By Sarah Reilly, a disability rights advocate and researcher. She is co-founder and Director of the Women’s Research Centre.
In March 2020, we were advised to stay at home to protect the NHS and those deemed vulnerable to the COVID-19 virus. Mutual aid organisations sprang up across the country to ensure that nobody was left unsupported or without vital resources such as food. Many people spoke to their neighbours for the first time and made eye contact when passing others during the one hour permitted outside for exercise. We had ‘clap for carers’ to show our appreciation for the vital work of key workers. There was a sense of the country pulling together to take care of each other and, in particular, those who were elderly, had a disability or long-term health condition or their carers.
And then it all changed. Mask use declined as people grew tired of wearing them. The real pivot in attitude, however, was when Dominic Cummings refused to apologise for his infamous trip to Barnard Castle to “check his eyesight”. It suddenly felt like a spell had been broken. Grumbles over lockdown became increasingly louder, with some using Cummings’ actions to justify their own law breaking.
Fast Forward to now. Since the vaccination programme began to be rolled out at the start of January 2021, there have been increasing calls for restrictions to be lifted (as well as anti-vaccination protests). Where once we had clapped for the NHS, people now attack healthcare workers because they want their second jab early so they can go on holiday. Watching Euro 2020 football matches, many fans in the stadia or watching in pubs were not wearing masks (those that did often wore them incorrectly). Maria Van Kerkhove, the WHO’s COVID-19 Technical Lead, tweeted was “devasting” as she was “watching transmission happening in front of my eyes”.
Since the announcement of ‘Freedom Day’ the government has emphasised that wearing masks and maintaining social distancing is a “matter of personal choice”, although Prime Minister Boris Johnson has urged people to exercise “extreme caution” in his most recent press conference. Employers are increasingly pressurising staff to return to work, reversing the freedom many disabled people and carers had by being able to work remotely and giving many the impossible choice between work or death. At the same time, attacks on employees for enforcing mask wearing will likely increase if their establishment continues to require customers to wear masks.
Where does this leave the ‘vulnerable’ (a contested term) who the government urged people to protect? The emphasis has switched from wider society to individual protection and responsibility. There have been a number of reports that when the government were making their reopening decisions they had not considered those who have been shielding since March 2020. The most recent government guidance advises those who are extremely clinically vulnerable to take extra measures such as limiting close contact with others, although it stops short of saying they should continue shielding. When announcing this change, Health Secretary Sajid Javid stated that it was the “right time” for the UK to get “closer to normal life”, despite Dame Sarah Gilbert, who led the team who created the Oxford Astra/Zeneca team, warning that the vulnerable may need to start re-shielding if all measures were removed. The government’s response is astounding given that people with disabilities or underlying health conditions make up the majority of people who have died from COVID-19. One study found that 58 per cent of those in England who died from causes involving COVID-19 were disabled.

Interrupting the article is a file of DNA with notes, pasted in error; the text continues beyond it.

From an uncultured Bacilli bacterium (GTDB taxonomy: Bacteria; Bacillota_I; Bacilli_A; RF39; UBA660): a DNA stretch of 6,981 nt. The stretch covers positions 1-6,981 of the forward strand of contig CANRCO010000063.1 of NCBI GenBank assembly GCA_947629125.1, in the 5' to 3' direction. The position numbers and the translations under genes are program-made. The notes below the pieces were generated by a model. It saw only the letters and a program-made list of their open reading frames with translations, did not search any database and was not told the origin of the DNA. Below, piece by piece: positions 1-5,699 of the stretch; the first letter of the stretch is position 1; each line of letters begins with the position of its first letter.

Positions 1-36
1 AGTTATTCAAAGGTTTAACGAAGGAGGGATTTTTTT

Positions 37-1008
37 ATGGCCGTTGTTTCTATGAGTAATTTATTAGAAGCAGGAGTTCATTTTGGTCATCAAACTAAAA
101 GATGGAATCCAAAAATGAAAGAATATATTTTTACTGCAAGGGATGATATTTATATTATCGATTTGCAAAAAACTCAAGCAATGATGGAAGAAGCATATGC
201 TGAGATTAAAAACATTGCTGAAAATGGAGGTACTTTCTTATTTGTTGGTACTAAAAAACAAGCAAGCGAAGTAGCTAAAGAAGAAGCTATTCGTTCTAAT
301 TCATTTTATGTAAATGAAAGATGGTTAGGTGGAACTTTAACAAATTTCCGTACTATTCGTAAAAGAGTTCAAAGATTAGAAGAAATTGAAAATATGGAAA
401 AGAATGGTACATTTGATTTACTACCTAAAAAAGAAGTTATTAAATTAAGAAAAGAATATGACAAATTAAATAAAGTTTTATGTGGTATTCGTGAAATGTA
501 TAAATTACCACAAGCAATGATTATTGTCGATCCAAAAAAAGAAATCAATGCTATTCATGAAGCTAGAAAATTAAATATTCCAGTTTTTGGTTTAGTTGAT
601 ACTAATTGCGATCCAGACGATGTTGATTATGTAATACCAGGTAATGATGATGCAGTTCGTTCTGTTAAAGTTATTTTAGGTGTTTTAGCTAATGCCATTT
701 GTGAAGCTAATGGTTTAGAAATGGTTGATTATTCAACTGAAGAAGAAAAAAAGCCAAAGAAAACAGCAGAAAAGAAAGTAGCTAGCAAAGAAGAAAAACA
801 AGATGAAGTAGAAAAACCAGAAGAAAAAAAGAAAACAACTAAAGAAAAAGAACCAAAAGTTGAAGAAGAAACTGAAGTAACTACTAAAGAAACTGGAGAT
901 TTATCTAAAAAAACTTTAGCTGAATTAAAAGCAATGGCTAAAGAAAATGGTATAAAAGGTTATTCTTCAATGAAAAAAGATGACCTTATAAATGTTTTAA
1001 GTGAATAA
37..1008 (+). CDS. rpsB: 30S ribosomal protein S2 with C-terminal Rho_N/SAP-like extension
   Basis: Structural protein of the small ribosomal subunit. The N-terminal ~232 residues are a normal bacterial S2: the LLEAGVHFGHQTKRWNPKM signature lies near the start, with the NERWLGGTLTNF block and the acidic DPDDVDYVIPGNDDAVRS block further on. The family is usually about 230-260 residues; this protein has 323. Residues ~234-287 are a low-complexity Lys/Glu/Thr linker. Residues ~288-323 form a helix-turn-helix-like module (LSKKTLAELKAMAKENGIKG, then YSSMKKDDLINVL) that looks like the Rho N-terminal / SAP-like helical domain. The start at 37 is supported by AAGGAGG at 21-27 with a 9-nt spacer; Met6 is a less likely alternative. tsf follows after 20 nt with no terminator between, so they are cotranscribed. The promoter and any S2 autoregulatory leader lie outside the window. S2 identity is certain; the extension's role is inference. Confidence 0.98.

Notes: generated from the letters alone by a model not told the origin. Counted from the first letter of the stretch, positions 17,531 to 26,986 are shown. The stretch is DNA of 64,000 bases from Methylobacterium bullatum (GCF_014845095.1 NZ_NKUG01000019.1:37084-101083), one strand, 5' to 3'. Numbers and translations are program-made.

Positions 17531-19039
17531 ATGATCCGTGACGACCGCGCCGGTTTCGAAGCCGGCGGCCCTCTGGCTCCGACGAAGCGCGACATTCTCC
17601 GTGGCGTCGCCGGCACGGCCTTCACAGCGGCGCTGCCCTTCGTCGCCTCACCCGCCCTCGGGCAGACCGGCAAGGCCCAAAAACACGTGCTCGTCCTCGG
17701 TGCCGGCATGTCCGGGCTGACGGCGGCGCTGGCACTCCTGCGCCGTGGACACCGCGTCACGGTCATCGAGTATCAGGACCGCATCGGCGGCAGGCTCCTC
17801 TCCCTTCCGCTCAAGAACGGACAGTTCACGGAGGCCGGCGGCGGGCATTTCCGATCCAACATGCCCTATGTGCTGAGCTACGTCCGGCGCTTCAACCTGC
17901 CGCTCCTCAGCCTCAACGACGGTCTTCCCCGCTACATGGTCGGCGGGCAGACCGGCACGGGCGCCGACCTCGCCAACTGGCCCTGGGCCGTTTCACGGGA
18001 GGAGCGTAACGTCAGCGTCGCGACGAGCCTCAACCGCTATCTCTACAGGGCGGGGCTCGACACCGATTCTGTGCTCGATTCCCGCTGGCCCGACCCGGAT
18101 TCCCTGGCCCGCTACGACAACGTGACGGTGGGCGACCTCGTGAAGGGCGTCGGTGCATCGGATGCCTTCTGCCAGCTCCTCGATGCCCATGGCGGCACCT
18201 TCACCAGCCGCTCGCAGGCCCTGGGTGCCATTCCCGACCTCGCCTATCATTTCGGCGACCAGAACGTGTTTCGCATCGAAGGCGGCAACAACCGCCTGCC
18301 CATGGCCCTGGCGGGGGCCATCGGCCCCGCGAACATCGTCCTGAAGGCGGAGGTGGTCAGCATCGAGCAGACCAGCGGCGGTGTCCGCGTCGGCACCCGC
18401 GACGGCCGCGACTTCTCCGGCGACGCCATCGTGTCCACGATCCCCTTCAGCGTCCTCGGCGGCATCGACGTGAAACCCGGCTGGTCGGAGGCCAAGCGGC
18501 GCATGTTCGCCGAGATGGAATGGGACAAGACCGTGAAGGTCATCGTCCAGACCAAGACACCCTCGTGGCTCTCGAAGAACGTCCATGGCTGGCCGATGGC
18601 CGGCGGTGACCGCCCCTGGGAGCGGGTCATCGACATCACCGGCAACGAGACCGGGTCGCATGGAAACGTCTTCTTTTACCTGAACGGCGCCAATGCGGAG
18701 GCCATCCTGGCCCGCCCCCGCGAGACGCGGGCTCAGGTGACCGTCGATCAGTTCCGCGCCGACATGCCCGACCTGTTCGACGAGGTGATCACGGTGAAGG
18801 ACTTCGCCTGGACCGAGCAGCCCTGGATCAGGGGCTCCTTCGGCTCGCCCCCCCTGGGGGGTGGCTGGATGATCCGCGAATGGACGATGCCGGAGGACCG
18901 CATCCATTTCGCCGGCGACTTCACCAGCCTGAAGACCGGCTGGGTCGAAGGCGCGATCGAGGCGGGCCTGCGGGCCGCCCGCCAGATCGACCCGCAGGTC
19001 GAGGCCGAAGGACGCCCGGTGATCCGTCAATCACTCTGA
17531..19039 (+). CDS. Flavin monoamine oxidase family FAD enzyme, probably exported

Disabled people have been consistently forgotten in all major policy decisions from the very beginning of the pandemic with no serious plan in place, such as who was placed on the ‘vulnerable’ list to qualify for online food orders or additional assistance. The government seems to have initially decided to focus on herd immunity and now on vaccination as the primary method of controlling COVID-19 and re-opening society fully. However, children and many working age people with disabilities have been left out of the vaccination rollout or not placed in the highest priority groups, which was highlighted by BBC DJ Jo Whiley when she campaigned for her sister Frances, who has learning disabilities and diabetes, to be vaccinated. It should also be noted that those deemed ‘vulnerable’ are not a homogenous group and so may not all view the rule changes and full reopening in the same way, and so all voices need to be heard.
‘Freedom Day’ will mean further confinement, fear and anxiety for many people. Nevertheless, the government continues to stand by its timetable. What is the price they are willing to pay and how many lives will be sacrificed in the name of ‘freedom’?